Monday, February 17, 2014

Student Qualifies for STATE Poetry Out Loud Contest!

The following article was written by one of our English teachers after last week's Montana High School Regionals Poetry Out Loud Contest.

I think I should have worn velcro on the seat of my pants last night… it certainly would have made it easier to stay seated after hearing our school champion recite her first poem at the Montana Regionals Poetry Out Loud competition.

As I type, I am so elated from last night’s success that I need to remember to take a deep breath and begin at the beginning.

Chrysalis School participated in Poetry Out Loud, a national poetry recitation contest, this year. Students select poems from either the print or online anthology to memorize and recite without costumes, props, or other major theatrics. The goal is for students to fully understand the poem they recite, and then use their presentation to channel the essence of that poem. Successful recitations include appropriate cadence, intonation, posture, stance, and a few carefully selected gestures to enhance meaning and convey the emotion(s) from the poem. Students are judged in several categories, including physical presence, voice and articulation, dramatic appropriateness, level of complexity, evidence of understanding, and overall performance.

The journey began in November, when each girl at Chrysalis selected a poem and began memorizing. Students were encouraged to select a poem that spoke to them, a poem that held a special meaning that they would want to hold in their hearts for the rest of their lives. They had five weeks to prepare their poems, and when it finally came time to perform them, their hard work paid off. We heard poems such as “We Wear the Mask,” “Harlem,” and  “To the Desert” in the December 19th classroom competition. Each English class produced a champion for their grade and these champions moved on to the school-wide competition.

Our four classroom champs faced off on January 23rd, which proved to be a fun evening filled with poetry and music. For this round, girls needed to have two poems rehearsed. After performing their first poem, we had a brief musical intermission for other girls to showcase their talents (and to allow the judges to begin tallying scores). We are extremely lucky to have so many girls with diverse talents here, and I’m glad to work in an environment where they feel safe enough to share those talents in front of a large group. After the second round of poems, one contestant emerged as the school-wide winner and we all celebrated the evening with scones, muffins, and apple cider provided by our Freshman/Junior English teacher.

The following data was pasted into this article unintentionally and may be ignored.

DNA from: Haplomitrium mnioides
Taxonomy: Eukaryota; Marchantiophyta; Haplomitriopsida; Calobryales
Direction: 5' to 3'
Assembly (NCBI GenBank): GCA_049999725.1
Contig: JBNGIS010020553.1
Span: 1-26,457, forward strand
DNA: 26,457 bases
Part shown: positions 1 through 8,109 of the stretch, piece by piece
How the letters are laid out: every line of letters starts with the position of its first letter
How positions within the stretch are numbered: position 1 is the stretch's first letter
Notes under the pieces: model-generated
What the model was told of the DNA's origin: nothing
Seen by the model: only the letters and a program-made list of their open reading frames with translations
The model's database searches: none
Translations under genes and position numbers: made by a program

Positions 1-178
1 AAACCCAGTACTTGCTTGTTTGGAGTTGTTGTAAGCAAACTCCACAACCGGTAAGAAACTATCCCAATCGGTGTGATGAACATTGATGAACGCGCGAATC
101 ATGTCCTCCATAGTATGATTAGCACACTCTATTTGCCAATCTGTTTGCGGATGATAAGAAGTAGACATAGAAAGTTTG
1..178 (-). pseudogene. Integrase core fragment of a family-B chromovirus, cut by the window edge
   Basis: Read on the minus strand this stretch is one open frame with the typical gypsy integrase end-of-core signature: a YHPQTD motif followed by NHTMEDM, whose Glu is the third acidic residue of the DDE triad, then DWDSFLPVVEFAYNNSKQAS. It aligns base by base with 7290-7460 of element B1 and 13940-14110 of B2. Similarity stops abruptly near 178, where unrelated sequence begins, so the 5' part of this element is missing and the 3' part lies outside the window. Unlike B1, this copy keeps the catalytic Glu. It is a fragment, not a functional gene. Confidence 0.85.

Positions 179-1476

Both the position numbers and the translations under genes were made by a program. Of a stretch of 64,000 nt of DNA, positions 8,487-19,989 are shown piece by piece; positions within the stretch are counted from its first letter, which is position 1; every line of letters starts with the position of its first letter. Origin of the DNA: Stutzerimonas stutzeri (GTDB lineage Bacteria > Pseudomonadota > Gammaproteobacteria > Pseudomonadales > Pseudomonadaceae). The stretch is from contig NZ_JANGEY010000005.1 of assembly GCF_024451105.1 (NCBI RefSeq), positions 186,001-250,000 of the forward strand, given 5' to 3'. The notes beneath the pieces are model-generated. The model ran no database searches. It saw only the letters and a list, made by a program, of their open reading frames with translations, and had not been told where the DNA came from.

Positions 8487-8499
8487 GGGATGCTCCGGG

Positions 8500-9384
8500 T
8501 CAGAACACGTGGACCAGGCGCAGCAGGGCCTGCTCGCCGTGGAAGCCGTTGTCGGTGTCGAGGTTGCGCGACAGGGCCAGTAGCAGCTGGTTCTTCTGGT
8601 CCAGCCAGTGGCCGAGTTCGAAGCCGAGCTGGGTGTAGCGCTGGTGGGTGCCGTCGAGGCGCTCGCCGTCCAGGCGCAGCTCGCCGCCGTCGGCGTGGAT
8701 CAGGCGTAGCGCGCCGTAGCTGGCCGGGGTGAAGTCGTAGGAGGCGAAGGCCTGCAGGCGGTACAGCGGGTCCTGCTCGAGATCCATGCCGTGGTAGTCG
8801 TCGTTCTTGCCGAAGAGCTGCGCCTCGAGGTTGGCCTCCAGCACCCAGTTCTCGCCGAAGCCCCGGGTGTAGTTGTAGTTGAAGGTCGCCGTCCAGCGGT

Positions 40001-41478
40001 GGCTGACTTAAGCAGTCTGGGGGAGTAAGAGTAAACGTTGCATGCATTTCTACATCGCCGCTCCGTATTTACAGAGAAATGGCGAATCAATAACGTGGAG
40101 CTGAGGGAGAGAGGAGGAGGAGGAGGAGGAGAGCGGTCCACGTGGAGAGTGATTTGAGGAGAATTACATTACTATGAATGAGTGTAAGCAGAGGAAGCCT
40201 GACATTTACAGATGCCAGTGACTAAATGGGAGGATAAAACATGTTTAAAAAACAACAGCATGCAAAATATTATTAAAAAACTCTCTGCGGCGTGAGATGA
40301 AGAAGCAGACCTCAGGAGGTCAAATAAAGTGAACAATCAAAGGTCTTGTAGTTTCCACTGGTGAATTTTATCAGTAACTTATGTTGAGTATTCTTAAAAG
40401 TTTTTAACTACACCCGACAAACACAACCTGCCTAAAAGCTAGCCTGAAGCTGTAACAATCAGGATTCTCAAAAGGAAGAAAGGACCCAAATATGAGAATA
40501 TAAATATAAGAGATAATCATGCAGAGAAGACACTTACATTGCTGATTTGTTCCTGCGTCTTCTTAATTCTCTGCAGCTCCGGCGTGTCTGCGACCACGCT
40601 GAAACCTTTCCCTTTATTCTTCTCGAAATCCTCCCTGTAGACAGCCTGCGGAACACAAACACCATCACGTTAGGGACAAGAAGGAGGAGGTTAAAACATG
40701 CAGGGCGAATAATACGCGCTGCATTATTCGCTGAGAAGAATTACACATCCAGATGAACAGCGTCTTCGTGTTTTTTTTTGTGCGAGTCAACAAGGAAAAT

Our school champ spent the following two and a half weeks poring over poetry, surgically tearing it apart, stitching it back together, and wringing every last drop of emotion out of the selection she’d bring to regionals, and she wasn’t working alone. The Poetry Out Loud Montana State Champion from a few years ago is now living in town and came out to help coach our girl on her road to success.

I was lucky enough to take our school-wide winner to regionals in Missoula just last night. The velcro-bottomed pants is only a slight exaggeration; while I managed to stay in my seat, it required an exorbitant amount of willpower. The poems went smoothly and our student reported feeling very pleased with her performance before the winners were announced, so whether she advanced to state or not, she was going to be making the drive home with a smile on her face.

We huddled together as they announced the seven finalists who would be advancing to state… and squealed with joy when our Chrysalis girl was announced!